The easiest and most commonly used approach to initialize a proxy object is to call a getter or setter method of a non-primary key attribute. Hibernate then checks if the proxied entity object is already initialized. If it isn’t, Hibernate executes an SQL statement that fetches the entity before calling your getter or setter method.

ChessGame chessGame = em.find(ChessGame.class, this.chessGame.getId());

log.info("==== Test Assertions ====");

The playerWhite attribute of the ChessGame entity models a lazily fetched to-one association. As you can see in the log output, Hibernate initialized it with a generated proxy object. When I then call the getFirstName() method on that proxy, Hibernate executes an additional SQL statement to initialize the proxy.

11:49:41,984 DEBUG SQL:144 - select chessgame0_.id as id1_0_0_, chessgame0_.chessTournament_id as chesstou5_0_0_, chessgame0_.date as date2_0_0_, chessgame0_.playerBlack_id as playerbl6_0_0_, chessgame0_.playerWhite_id as playerwh7_0_0_, chessgame0_.round as round3_0_0_, chessgame0_.version as version4_0_0_ from ChessGame chessgame0_ where chessgame0_.id=?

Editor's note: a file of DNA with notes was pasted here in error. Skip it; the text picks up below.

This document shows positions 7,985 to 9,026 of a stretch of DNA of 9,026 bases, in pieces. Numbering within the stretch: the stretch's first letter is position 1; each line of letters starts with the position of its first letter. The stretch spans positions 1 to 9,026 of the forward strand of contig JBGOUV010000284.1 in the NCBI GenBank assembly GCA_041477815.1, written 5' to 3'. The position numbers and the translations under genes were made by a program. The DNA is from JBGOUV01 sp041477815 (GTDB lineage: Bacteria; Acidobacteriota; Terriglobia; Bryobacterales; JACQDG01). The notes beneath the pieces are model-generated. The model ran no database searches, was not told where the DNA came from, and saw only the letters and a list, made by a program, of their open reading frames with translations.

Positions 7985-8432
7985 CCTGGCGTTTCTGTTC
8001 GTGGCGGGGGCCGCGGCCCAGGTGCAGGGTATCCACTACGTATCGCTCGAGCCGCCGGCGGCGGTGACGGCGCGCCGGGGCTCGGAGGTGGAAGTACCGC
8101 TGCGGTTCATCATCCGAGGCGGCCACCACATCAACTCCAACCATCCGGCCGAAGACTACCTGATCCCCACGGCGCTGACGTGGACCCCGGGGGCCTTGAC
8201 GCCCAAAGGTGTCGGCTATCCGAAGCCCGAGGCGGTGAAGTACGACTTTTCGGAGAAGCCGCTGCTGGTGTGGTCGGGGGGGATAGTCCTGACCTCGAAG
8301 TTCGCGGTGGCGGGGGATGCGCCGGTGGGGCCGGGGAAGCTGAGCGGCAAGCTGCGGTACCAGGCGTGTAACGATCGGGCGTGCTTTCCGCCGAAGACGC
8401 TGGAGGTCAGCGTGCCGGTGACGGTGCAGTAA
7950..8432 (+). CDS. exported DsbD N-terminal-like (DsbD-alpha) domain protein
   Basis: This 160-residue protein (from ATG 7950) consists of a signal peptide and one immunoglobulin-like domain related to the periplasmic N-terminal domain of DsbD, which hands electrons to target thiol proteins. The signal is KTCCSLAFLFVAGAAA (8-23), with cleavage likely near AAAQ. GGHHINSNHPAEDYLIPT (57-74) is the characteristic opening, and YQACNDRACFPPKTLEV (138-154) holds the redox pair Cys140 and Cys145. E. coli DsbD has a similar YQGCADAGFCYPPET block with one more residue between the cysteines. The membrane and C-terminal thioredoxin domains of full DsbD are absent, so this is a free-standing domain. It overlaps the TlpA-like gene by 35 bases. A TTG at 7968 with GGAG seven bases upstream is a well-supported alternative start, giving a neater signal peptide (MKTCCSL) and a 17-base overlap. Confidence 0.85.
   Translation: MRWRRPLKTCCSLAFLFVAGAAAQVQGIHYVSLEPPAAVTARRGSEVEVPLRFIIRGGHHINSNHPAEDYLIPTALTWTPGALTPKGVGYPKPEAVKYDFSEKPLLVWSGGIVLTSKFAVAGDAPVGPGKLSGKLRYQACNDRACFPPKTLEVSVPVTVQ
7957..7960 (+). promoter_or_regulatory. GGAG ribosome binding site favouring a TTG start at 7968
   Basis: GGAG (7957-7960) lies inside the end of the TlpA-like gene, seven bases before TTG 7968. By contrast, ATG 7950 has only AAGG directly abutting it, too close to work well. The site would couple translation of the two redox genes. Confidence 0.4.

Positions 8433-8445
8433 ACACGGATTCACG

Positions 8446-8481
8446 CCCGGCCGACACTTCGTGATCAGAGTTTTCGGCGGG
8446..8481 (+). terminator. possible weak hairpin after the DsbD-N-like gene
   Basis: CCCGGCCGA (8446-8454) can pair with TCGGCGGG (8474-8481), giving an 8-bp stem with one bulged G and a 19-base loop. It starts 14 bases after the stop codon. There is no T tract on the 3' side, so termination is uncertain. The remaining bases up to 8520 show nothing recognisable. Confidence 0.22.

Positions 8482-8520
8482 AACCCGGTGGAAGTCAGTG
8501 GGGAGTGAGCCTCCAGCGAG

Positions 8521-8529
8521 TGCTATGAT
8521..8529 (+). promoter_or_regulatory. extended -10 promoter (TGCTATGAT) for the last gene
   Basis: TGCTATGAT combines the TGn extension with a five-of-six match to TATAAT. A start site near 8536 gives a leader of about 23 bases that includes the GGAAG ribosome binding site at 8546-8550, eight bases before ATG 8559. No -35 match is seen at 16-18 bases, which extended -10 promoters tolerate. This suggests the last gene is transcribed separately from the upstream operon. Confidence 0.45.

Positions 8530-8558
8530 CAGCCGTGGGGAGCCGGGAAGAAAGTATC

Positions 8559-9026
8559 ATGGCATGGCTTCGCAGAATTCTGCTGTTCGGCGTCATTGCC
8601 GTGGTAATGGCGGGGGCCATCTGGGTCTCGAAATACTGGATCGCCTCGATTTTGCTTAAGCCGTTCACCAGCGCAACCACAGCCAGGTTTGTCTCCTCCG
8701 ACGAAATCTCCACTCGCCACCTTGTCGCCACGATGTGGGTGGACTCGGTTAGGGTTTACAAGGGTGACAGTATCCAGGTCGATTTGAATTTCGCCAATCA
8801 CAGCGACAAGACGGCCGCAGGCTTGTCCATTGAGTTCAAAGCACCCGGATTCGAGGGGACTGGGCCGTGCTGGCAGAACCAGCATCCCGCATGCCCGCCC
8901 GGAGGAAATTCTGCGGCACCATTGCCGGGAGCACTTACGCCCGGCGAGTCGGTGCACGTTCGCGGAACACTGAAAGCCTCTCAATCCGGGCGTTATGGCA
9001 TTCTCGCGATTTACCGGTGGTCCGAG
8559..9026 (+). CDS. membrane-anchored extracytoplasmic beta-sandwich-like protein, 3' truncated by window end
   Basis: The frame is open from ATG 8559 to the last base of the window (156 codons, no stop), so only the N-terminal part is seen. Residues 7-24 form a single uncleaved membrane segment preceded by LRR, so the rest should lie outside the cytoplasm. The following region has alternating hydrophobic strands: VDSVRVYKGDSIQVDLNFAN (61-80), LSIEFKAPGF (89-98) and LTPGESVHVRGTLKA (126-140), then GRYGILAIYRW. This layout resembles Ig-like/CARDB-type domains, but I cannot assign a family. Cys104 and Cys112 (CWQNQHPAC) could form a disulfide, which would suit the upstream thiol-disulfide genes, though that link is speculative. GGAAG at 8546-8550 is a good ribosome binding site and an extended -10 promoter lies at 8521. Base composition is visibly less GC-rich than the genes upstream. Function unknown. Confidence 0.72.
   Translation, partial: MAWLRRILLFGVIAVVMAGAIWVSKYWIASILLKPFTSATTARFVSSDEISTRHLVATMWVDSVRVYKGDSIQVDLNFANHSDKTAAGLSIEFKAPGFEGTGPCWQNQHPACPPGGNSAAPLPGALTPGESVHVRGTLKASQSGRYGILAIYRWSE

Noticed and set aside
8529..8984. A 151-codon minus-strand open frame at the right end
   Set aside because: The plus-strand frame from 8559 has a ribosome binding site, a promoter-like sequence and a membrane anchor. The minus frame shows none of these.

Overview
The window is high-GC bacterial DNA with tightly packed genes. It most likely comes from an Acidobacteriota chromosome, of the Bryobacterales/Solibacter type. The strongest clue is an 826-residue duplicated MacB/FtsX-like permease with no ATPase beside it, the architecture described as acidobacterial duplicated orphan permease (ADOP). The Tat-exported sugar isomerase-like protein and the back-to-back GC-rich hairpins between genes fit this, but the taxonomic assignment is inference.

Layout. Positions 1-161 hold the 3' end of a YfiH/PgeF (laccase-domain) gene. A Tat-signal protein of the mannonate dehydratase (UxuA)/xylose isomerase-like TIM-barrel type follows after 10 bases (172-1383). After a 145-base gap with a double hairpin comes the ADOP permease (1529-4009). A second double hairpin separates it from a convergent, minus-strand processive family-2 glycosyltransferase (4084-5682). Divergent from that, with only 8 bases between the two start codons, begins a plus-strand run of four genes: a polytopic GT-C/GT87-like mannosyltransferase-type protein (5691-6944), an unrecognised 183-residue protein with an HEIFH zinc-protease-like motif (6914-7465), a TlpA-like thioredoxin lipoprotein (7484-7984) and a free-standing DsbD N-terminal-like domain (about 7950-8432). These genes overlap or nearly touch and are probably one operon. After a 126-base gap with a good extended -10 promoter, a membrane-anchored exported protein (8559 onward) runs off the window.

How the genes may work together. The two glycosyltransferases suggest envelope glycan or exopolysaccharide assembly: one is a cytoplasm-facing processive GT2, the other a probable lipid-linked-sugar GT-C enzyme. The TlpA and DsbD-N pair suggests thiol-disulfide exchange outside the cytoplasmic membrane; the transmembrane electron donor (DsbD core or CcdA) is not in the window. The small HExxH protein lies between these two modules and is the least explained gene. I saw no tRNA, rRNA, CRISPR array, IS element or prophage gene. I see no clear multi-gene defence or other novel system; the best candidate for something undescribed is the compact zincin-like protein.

11:49:42,006  INFO TestSample:122 - com.thorben.janssen.sample.model.ChessPlayer$HibernateProxy$dWs3SOcI
11:49:42,006  INFO TestSample:126 - ==== Test Assertions ====
11:49:42,006 DEBUG SQL:144 - select chessplaye0_.id as id1_1_0_, chessplaye0_.birthDate as birthdat2_1_0_, chessplaye0_.firstName as firstnam3_1_0_, chessplaye0_.lastName as lastname4_1_0_, chessplaye0_.version as version5_1_0_, gameswhite1_.playerWhite_id as playerwh7_0_1_, gameswhite1_.id as id1_0_1_, gameswhite1_.id as id1_0_2_, gameswhite1_.chessTournament_id as chesstou5_0_2_, gameswhite1_.date as date2_0_2_, gameswhite1_.playerBlack_id as playerbl6_0_2_, gameswhite1_.playerWhite_id as playerwh7_0_2_, gameswhite1_.round as round3_0_2_, gameswhite1_.version as version4_0_2_ from ChessPlayer chessplaye0_ left outer join ChessGame gameswhite1_ on chessplaye0_.id=gameswhite1_.playerWhite_id where chessplaye0_.id=?